Now, with World of Warcaft up to 11 million subscribers and counting, Blizzard may be reducing the importance of those choices in order to provide flexibility to its player base, which may not understand or care about those commitments or the lore and story around them and are just in a mad rush to play, experience content, and get to the end-game raiding.

What do you think? It’s clear that the choices are being diluted, but do you think they still matter? Why do you think Blizzard is so ready to drop the barriers between races, classes, and factions now, of all times? Shout it out in the commnents!

New Expansion, New Races Leaked?

cataclysm_races_leak

So WoW.com had the scoop today: a full-on leak that the new expansion will be called World of Warcraft: Cataclysm, and two new races will be introduced in the expansion: Horde will get Goblins, and Alliance will get Worgen. Huge news, right? A massive leak, right?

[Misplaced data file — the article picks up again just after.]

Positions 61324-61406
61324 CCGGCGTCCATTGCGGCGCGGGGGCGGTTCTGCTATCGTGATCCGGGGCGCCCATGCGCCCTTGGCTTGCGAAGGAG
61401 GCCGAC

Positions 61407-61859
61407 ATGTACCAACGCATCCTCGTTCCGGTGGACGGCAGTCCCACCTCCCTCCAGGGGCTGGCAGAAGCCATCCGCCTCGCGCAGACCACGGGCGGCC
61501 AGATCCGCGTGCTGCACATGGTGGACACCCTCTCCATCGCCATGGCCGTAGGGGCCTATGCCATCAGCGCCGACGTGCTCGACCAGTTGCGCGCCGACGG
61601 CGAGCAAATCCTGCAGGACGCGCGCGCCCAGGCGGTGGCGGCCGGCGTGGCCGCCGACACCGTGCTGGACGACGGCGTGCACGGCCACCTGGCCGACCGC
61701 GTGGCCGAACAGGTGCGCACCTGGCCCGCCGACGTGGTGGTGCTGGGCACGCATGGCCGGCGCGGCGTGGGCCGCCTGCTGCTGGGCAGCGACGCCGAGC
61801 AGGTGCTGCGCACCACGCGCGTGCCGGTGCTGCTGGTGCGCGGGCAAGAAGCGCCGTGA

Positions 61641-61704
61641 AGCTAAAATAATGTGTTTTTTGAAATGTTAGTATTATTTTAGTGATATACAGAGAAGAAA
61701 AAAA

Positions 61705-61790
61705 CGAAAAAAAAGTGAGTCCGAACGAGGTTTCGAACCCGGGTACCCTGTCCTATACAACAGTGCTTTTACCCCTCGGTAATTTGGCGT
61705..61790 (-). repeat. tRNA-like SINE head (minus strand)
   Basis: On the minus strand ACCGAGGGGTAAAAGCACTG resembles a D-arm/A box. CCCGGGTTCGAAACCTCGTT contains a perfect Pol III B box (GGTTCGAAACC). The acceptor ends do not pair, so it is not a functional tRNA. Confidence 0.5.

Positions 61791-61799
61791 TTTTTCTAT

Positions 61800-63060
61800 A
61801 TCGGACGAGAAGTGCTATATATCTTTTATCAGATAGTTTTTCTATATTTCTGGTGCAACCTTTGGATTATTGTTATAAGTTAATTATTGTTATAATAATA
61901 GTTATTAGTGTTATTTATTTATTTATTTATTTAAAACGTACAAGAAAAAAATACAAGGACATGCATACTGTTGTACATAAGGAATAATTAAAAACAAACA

Well, a number of World of Warcraft blogs and sites have been speculating this to be the case for a while now in separate theories. First, when Blizzard trademarked the phrase “Cataclysm,” speculation ran wildly high that the next expansion would be called Cataclysm. Then, when someone dissected models from a recent update and discovered that pretty high quality male and female Goblin and male and female Worgen masks had been added for the Halloween event, speculation ran wildly high that they would be the next two playable races to make their way into World of Warcraft.